Personnel includes: Pharoah Sanders (tenor & soprano saxophones, alto flute, fife, bailophone, brass bell, bells, maracas, cow horn, percussion); Michael White (violin, percussion); Lonnie Liston Smith (bailophone, piano, electric piano, claves, ring cymbals, percussion, background vocals); Cecil McBee (bass, finger cymbals, percussion, sound effects); Clifford Jarvis (drums, maracas, bells, percussion); Roy Haynes (drums); Chief Bey, Majid Shabazz, Anthony Wiles, Nat Bettis (percussion); James Jordon (ring cymbals).
Producers: Ed Michel, Bill Szymczyk.
Reissue producer: Michael Cuscuna.
Recorded at The Record Plant, Los Angeles, California on November 25, 1970 and The Record Plant, New York City on January 12, 1971.
Digitally remastered by Erick Labson at MCA Music Media Studios.
This is part of Impulse's The New Thing series.
Brimming with innovation, positivity and a pervasive sense of wonder, THEMBI may become your favorite Sanders album. These tracks represent a landmark confluence of many elements: Avant-Garde chaos, static harmony and a cultural revaluation of West African instrumentation, to name a few. Omnipresent, of course, is the unmistakable tempest of Pharoah blowing his tenor out to sea. It's 1971, and this is a simultaneous celebration of the past and future of jazz set to the jingling bells of a Sunday afternoon be-in. THEMBI floats to a start with the ethereal Fender Rhodes musing of "Astral Traveling," courtesy of Lonnie Liston Smith. Though Sanders has described the melody as an impromptu thread for the changes, his plaintive long tones are as charged as ever with wisdom. In the lower register is Cecil McBee, laying down the groove with entrancing vamp lines. The title track seems like an afterthought to the classic "The Creator," replacing the traditional "head, solo, head" structure with something more closely resembling "mantra, solo, mantra." Like much of Sanders' other work, these recordings are simple in form, yet vast in content.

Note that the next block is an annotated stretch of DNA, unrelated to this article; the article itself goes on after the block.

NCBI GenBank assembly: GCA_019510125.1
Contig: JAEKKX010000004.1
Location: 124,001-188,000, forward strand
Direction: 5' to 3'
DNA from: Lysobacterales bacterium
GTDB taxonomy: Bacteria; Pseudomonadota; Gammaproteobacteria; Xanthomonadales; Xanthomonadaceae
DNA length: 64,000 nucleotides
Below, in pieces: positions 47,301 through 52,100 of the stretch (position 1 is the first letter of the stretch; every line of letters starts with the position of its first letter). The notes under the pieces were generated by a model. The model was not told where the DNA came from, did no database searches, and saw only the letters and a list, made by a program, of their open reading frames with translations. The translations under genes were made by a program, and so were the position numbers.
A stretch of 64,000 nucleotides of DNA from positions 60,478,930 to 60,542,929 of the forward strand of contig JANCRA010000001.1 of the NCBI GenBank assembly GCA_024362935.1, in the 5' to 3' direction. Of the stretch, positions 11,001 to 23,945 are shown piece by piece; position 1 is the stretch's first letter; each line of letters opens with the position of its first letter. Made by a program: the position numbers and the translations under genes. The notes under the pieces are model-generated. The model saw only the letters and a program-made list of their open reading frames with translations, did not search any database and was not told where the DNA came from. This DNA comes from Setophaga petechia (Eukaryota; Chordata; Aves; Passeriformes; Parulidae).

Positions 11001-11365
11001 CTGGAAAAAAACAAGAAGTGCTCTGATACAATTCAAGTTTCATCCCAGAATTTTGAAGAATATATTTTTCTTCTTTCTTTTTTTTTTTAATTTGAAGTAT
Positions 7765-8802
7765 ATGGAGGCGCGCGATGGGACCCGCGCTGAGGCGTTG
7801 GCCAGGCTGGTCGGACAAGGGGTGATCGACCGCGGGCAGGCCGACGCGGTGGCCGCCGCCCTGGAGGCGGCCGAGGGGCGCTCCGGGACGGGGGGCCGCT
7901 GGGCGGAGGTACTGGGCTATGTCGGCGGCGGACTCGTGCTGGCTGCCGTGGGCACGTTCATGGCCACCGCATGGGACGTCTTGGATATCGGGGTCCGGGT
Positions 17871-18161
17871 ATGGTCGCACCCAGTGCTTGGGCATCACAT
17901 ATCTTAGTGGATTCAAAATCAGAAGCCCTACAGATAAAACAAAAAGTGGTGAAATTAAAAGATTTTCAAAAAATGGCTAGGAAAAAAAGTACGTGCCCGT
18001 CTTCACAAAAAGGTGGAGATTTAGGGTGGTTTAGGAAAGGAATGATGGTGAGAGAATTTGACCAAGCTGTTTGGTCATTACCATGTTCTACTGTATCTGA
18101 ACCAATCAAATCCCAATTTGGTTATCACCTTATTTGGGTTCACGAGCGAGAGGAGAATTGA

Rolling Stone (9/2/71, pp.43) - "...the best album in a long while from the man who can legitimately claim to have 'greened' jazz almost singlehandedly, not with merchandising techniques but with music alone..."